As recently as 10 years ago, telemedicine was generally thought of as the ability for remote clinicians to conduct phone consults, meaning a phone interaction with patients or with another physician on a remote basis. That is no longer the case. Advancements in telecommunications coupled with 1) the growth of video technology, 2) the general acceptance of consumer-type applications such as Skype or FaceTime, and 3) the normalization of video-to-video communications, have transformed the very definition of telemedicine. Today, most people expect telemedicine to be more of a video-to-video exchange.
This new paradigm in adoption can be seen across the healthcare continuum, including the acute setting where response time is critical and patient care is more complex. A few short years ago, the notion that telemedicine could be deployed effectively in a clinically complex case such as a critically ill stroke patient was a fairly foreign concept.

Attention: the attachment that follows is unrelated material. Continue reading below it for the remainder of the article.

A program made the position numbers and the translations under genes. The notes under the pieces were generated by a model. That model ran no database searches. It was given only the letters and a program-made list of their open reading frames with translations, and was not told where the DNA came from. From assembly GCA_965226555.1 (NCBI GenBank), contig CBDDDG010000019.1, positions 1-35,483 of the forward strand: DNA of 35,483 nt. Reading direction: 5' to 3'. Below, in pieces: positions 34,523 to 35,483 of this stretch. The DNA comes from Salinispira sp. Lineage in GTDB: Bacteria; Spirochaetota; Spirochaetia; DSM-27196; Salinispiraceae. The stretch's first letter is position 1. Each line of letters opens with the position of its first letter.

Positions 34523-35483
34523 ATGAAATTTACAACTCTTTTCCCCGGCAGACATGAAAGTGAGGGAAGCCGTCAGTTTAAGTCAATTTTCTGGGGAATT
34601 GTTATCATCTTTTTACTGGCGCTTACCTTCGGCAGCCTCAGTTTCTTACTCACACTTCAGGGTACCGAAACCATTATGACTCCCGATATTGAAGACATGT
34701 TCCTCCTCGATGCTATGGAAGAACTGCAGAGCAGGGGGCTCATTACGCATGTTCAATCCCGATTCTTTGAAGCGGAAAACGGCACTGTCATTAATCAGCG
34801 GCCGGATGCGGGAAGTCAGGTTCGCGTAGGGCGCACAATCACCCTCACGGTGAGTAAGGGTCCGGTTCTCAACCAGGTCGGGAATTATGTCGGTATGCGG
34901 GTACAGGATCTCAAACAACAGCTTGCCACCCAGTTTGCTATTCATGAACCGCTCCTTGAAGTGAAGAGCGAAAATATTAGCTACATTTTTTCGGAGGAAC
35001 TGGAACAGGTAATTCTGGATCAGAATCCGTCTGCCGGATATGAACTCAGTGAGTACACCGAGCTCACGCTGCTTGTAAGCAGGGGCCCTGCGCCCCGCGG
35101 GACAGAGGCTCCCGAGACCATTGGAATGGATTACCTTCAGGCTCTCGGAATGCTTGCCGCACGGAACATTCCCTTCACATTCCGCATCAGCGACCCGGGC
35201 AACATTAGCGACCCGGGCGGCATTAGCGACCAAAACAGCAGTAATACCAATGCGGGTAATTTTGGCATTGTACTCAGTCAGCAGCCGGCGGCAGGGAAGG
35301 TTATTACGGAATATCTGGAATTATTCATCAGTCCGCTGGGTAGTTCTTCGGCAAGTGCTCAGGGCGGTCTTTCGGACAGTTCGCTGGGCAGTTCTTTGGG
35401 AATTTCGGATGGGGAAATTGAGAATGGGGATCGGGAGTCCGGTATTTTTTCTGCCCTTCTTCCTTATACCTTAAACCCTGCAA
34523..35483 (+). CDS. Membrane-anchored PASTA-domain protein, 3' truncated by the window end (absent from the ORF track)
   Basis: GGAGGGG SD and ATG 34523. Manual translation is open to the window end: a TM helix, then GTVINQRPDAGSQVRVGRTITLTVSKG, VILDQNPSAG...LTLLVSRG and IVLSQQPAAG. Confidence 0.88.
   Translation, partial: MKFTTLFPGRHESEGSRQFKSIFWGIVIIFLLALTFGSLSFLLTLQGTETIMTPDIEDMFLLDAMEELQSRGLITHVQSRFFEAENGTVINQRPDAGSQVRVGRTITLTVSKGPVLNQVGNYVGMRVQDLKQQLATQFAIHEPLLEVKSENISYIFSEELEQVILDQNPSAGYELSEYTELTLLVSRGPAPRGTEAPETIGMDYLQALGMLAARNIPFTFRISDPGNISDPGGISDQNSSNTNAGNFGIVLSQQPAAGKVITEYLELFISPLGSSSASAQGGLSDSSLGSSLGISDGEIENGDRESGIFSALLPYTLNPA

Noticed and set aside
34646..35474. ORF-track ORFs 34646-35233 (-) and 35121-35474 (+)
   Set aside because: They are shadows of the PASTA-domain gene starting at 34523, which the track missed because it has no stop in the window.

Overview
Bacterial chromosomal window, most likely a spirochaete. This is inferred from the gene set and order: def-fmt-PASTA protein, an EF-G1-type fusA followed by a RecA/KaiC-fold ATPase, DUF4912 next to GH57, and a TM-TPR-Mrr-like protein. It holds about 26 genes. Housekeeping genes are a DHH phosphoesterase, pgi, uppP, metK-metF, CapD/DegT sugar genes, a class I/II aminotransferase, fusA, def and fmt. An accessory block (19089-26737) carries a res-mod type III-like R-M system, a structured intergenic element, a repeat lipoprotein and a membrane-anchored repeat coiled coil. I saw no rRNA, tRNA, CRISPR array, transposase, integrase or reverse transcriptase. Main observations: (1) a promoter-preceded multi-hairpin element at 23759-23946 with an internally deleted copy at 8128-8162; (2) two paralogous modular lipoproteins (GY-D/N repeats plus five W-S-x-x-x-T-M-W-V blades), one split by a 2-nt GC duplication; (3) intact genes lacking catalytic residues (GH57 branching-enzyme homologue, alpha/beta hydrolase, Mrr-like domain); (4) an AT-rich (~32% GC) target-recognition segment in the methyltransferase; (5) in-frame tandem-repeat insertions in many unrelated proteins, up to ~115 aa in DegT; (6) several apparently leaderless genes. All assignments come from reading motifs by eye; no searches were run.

The industry remained skeptical regarding this type of use of telemedicine until recently. Today, data exists that demonstrates why a comprehensive telemedicine program can be good for business: significantly reducing a hospital’s response time in a consistent and sustainable manner; improving coverage and volume; reducing operational costs; and generating actionable data for further improvement. [Read more…]